Jesus still has a way of meeting us in our comfort zones and equipping and empowering us to pursue our gifts and purpose. John 4 is an excellent example of Jesus' empowerment of women, and it's a story that is often minimized or told incorrectly. In this passage, Jesus surprises his disciples by traveling to Samaria and meeting a woman at Jacob’s well. Let's pay attention to what happens.
In her patriarchal culture, the Samaritan Woman’s life and livelihood depends on the care and protection she receives through marriage or familial bonds. Jesus meets her where she is, and places His emphasis on her idol—marriage. By acknowledging her marital history, He demonstrates to her that the institution of marriage, the thing she clings to for her life and livelihood, will never fill her deepest need. Indeed, her dependence on marriage for protection and salvation is a shallow solution in comparison to the deep well of salvation He offers.
Jesus opens her eyes and she sees the false security of her patriarchal worldview. Her beautiful response was one of action— she drops her empty water vessel, runs into her town, and evangelizes (4:39).
This passage marks Jesus’ longest theological conversation in Scripture and is steeped in mission-driven vision for His church. It's a vision that was counter-cultural then, and still is today. In a patriarchal worldview, the Samaritan Woman is a threat. Not only does she demonstrate her knowledge of history and theology, but her gifts of wisdom, discernment, leadership, and evangelism are on full display.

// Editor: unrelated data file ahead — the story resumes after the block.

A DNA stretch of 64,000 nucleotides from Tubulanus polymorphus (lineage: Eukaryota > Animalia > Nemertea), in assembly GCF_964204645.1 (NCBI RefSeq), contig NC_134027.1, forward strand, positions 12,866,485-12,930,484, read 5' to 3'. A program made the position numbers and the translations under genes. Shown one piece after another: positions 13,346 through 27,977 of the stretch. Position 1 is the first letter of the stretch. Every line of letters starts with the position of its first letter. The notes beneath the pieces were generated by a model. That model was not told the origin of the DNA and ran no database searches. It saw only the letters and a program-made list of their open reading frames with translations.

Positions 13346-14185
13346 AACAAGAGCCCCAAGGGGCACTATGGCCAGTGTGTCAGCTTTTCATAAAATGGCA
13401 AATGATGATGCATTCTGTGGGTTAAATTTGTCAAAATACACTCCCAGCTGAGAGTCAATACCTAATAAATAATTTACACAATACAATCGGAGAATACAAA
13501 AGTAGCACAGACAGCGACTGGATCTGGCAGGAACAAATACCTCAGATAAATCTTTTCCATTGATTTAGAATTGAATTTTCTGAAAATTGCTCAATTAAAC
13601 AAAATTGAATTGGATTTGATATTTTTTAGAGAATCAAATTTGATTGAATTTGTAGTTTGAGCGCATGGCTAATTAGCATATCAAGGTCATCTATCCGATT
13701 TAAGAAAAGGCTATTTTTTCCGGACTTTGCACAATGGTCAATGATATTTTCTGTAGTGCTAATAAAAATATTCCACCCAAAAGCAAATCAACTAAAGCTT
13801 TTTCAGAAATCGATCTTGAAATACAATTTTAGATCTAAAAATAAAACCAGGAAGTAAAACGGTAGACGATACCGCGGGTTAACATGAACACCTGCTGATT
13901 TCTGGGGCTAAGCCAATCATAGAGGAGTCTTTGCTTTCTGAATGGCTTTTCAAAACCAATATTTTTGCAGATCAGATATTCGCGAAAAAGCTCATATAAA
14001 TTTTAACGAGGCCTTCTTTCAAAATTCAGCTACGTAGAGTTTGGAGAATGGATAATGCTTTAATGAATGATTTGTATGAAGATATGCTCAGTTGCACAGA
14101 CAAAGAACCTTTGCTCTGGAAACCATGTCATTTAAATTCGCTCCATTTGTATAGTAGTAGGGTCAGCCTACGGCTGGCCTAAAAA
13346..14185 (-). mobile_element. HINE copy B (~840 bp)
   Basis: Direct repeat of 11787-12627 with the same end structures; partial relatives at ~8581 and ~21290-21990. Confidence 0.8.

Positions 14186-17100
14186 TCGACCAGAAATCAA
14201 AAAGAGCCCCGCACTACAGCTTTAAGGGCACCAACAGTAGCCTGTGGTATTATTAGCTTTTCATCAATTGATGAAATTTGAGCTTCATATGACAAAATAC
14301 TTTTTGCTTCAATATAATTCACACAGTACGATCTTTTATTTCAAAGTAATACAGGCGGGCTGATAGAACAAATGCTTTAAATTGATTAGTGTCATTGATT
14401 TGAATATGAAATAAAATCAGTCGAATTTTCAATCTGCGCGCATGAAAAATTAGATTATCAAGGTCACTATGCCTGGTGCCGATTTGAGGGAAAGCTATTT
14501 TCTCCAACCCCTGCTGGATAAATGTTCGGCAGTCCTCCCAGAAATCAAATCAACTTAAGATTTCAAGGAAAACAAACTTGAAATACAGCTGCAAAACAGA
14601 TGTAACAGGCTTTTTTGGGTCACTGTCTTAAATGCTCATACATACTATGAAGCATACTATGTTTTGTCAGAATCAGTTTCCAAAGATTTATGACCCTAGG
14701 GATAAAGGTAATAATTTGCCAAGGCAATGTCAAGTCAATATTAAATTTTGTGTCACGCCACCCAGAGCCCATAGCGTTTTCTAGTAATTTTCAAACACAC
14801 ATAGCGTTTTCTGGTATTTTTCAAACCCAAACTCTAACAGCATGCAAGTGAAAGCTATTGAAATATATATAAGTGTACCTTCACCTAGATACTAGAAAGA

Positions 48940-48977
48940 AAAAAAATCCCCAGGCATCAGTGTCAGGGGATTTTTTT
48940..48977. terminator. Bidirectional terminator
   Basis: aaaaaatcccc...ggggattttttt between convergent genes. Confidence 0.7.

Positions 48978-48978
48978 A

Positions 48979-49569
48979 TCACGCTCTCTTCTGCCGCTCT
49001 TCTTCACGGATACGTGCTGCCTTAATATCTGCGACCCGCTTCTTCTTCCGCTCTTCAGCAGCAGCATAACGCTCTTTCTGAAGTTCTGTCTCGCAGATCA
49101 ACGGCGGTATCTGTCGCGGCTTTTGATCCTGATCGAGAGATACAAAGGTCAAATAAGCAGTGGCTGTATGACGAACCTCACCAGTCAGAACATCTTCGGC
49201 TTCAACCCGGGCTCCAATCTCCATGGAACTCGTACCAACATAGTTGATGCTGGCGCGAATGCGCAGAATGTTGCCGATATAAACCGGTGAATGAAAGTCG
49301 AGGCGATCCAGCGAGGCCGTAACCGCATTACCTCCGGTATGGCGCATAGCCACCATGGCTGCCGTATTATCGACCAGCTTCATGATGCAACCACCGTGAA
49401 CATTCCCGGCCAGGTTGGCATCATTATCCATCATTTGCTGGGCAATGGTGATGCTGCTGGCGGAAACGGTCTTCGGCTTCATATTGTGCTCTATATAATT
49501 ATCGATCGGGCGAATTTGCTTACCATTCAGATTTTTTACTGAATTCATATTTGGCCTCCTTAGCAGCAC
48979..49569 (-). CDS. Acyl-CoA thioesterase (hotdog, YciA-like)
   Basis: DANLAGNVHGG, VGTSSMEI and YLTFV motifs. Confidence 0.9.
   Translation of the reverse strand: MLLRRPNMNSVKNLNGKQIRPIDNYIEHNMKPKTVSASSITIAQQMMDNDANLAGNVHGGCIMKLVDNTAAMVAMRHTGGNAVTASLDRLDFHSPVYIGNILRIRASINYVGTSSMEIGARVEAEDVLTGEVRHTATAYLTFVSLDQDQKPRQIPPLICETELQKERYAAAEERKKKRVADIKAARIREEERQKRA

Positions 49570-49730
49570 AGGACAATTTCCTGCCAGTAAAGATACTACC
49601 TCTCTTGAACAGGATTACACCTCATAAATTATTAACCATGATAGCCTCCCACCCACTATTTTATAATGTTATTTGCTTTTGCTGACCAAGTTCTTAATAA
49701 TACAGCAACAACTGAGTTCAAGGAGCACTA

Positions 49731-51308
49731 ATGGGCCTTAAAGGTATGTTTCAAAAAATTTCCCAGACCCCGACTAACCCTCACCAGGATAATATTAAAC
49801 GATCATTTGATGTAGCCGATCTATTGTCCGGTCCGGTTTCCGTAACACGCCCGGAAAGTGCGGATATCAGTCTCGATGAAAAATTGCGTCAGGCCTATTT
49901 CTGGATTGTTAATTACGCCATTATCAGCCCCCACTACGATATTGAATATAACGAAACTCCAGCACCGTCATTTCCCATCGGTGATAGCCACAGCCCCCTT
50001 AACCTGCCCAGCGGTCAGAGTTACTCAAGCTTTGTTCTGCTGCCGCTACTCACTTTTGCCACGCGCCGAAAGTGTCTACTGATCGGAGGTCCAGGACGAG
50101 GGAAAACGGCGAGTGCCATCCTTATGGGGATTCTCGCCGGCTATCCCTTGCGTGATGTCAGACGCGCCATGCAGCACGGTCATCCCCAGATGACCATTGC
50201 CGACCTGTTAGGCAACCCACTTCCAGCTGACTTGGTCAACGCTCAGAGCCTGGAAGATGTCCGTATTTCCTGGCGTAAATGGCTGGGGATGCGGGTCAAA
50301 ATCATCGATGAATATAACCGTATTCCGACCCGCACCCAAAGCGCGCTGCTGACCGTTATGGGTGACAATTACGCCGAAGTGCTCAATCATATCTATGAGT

Some things have not changed since that day at the well. In a broken evangelical worldview, marriage is touted as the end-all-be-all goal of a faithful, Godly woman's life. It's her mark of success. Marriage is not Living Water— it does not sustain nor save us. In a broken evangelical worldview, the Samaritan Woman's voice is stifled and her story is told inaccurately. She has become an adulteress and a woman ostracized even from female friendship. But look again— John 4 tells the story of a woman who knows her theology, who bravely wrestles with politics, culture, and religion with Christ, and who is influential enough to bring her whole town to meet Him.
Jesus chose this woman to be the first to announce His good news— the Messiah had arrived! Women are still empowered and equipped to spread the gospel today. If you are in a church where men refuse to allow women to do so, you must question their intentions. Why would any church leader forbid what Jesus clearly encouraged?
The world needs leaders who leverage their gifts and strengths to bring transformative change. Leaders who empower and equip others to pursue their calling and purpose. Leaders who create spaces for theological conversations, where questions and wrestling are encouraged as part of spiritual formation. Leaders of influence, like the Samaritan Woman.